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Reading Voices

Five Studies in Theocritus’ Narrating Techniques


J. Andrew Foster

This book is a study of Theocritus’ narrating techniques, intertextual practices, and the relationship between them. By a close, careful description and analysis of these features as particularly deployed in Idylls 6, 11, 13, 24, and 15, J. Andrew Foster provides detailed readings of these specific poems, demonstrating how each poem’s narrative structure and its intratextual and intertextual affiliations interact to characterize the voices and audiences expressed and imagined by the discourse. Within these poems Theocritus especially orchestrates polyphonic voices speaking to diverse fictional, ideal, and actual audiences and so authorizes a range of responses to speech-in-text. His densely allusive poems exhibit an iterative aspect and resistance to closure that particularly encourage his readers to help compose larger metanarratives in which such resolution can be achieved or the particular episode can be better understood. The interplay between the referential systems inscribed within these poems and their rhetorical structure exemplifies how Theocritus encourages his poetry to be incorporated into a wider literary discourse by which that wider literary landscape is transformed. Within these experiments in narration and reception, Theocritus exhibits an intense engagement with the literary past and his critical present whose receptions and authority are continually problematized. These readings will serve as a springboard into the wider ongoing study of the problems of poetic voice, authority, and literary innovation within Theocritus’ poetry in particular and Hellenistic poetry in general.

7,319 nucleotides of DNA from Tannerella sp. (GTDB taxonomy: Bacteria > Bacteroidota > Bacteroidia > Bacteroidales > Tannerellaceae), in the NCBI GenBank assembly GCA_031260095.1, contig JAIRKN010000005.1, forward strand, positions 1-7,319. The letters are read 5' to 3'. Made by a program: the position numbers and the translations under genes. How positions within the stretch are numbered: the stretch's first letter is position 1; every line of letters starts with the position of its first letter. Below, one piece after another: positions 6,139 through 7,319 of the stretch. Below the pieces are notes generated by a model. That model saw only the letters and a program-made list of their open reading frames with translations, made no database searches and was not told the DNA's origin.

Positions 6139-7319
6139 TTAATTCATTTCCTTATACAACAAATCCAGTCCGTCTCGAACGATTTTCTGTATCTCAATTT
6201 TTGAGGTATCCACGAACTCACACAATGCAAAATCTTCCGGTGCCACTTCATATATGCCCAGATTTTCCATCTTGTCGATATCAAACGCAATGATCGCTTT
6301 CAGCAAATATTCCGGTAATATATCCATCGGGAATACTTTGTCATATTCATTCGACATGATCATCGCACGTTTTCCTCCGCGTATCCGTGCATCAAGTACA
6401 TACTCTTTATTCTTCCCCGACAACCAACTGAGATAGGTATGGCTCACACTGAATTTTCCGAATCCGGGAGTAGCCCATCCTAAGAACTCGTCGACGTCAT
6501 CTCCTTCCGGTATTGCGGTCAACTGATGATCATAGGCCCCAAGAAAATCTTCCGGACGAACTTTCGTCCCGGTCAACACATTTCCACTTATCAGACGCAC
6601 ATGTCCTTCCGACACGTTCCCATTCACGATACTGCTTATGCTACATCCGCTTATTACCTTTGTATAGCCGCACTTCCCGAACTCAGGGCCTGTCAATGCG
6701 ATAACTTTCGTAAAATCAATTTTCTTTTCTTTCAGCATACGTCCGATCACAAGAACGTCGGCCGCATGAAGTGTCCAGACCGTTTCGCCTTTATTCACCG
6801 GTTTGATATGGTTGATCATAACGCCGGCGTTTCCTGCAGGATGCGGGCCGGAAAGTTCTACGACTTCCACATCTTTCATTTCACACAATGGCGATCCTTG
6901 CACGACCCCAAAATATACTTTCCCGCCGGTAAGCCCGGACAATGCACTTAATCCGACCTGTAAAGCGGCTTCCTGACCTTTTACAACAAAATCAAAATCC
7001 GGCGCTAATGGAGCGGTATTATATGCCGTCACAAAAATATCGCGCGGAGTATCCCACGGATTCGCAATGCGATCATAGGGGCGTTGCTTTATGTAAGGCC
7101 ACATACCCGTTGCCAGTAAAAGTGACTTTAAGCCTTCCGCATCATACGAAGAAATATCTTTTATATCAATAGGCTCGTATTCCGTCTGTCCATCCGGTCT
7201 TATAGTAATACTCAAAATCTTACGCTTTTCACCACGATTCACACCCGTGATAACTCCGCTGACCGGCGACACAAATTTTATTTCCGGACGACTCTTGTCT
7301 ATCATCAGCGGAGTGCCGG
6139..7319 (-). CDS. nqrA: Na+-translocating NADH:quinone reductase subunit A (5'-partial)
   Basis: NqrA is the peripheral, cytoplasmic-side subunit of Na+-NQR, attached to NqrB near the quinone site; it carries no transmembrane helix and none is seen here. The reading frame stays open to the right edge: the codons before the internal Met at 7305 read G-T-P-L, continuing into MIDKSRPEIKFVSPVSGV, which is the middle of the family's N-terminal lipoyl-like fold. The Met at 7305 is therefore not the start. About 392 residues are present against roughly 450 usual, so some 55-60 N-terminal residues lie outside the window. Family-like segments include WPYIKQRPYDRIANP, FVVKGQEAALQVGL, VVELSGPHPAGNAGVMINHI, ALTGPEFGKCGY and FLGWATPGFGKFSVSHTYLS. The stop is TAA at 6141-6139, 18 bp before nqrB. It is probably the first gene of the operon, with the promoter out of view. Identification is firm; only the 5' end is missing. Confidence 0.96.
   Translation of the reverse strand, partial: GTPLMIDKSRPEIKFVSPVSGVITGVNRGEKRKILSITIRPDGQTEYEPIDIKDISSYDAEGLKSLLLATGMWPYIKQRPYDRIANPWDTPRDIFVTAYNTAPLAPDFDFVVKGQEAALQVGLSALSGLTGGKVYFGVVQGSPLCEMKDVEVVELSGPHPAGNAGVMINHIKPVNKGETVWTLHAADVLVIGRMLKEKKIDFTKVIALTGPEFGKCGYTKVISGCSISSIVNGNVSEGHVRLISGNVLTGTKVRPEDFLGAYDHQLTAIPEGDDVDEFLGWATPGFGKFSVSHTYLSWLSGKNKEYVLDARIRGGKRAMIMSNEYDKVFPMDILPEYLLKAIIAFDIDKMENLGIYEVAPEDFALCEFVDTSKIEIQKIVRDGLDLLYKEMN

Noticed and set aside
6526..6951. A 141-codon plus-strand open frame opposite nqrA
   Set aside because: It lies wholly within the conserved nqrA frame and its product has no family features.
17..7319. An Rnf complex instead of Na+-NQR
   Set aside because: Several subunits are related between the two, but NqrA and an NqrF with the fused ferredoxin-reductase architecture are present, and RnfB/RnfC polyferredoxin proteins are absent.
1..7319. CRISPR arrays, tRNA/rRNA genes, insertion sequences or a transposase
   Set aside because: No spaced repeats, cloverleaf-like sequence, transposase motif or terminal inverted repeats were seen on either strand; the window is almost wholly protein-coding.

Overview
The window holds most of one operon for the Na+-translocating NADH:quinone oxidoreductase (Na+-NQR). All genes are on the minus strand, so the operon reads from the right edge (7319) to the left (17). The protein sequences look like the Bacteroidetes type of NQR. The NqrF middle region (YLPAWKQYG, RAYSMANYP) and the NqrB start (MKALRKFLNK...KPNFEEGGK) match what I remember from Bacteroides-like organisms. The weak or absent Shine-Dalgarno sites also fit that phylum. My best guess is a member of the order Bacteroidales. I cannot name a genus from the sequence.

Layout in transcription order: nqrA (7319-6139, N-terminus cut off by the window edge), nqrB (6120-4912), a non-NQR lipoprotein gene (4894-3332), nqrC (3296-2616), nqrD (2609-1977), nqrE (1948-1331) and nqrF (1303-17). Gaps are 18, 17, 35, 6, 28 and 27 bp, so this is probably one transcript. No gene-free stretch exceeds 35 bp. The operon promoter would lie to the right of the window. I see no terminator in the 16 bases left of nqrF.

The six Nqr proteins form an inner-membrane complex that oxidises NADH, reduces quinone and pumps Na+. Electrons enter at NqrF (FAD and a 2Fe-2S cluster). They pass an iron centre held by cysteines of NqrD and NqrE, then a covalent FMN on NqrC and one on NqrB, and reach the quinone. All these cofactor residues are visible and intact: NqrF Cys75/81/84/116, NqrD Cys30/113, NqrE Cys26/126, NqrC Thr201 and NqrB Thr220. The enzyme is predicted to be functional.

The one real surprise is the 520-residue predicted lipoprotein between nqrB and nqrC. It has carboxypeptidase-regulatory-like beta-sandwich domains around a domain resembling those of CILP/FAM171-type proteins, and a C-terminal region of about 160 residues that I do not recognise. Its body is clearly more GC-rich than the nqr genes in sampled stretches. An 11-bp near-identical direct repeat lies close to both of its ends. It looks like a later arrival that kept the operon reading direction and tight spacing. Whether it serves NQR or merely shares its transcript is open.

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Chapter 3. Herakles the Sympotic Argonaut: Allusion, Emulation, and Narrative Innovation in Idyll 13


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Allusion, Emulation, and Narrative Innovation in Idyll 13

Within Idylls 6 and 11 Theocritus does not forge an entirely distinct “fictional world” for his Sicilian herdsman Polyphemos,1 but the poet’s bucolic locus and its pre-epic Polyphemos does openly contest the scope of the Homeric vista by envisioning a larger world than Odyssey 9 articulates. There is more to Polyphemos than the epic tradition had suggested. In these Idylls Theocritus embellishes the Homeric narrative by furnishing a “prequel” with a pronounced erotic plot and a powerful iterative quality. Idyll 6 promises potentially limitless recurring encounters of Daphnis and Damoitas reenacting Polyphemos and Galatea’s flirtations. Idyll 11 implies that the Kyklops will perpetually sing by the shores to cure his love. Both Idylls thereby dilate the Kyklops’ narrative life to the point where linear temporal progression nearly grinds to a halt.

However, the allusive and intertextual complex of both poems speeds Polyphemos on his way to his date with Odysseus even as Theocritus strategically appropriates Homer’s voice to reinterpret the Homeric terminus of the Idylls’ narrative trajectories. Idylls 6 and 11 contest Homer’s narrative ← 113 | 114 → hegemony, but Homer’s narrative stability proves indispensable for composing an alternative Polyphemos, the Sicilian compatriot and fellow victim of Eros. The Kyklops is a singular epic figure who is precisely located within a specific literary topos, and Theocritus relentlessly invokes that Homeric figure and setting in order for the...

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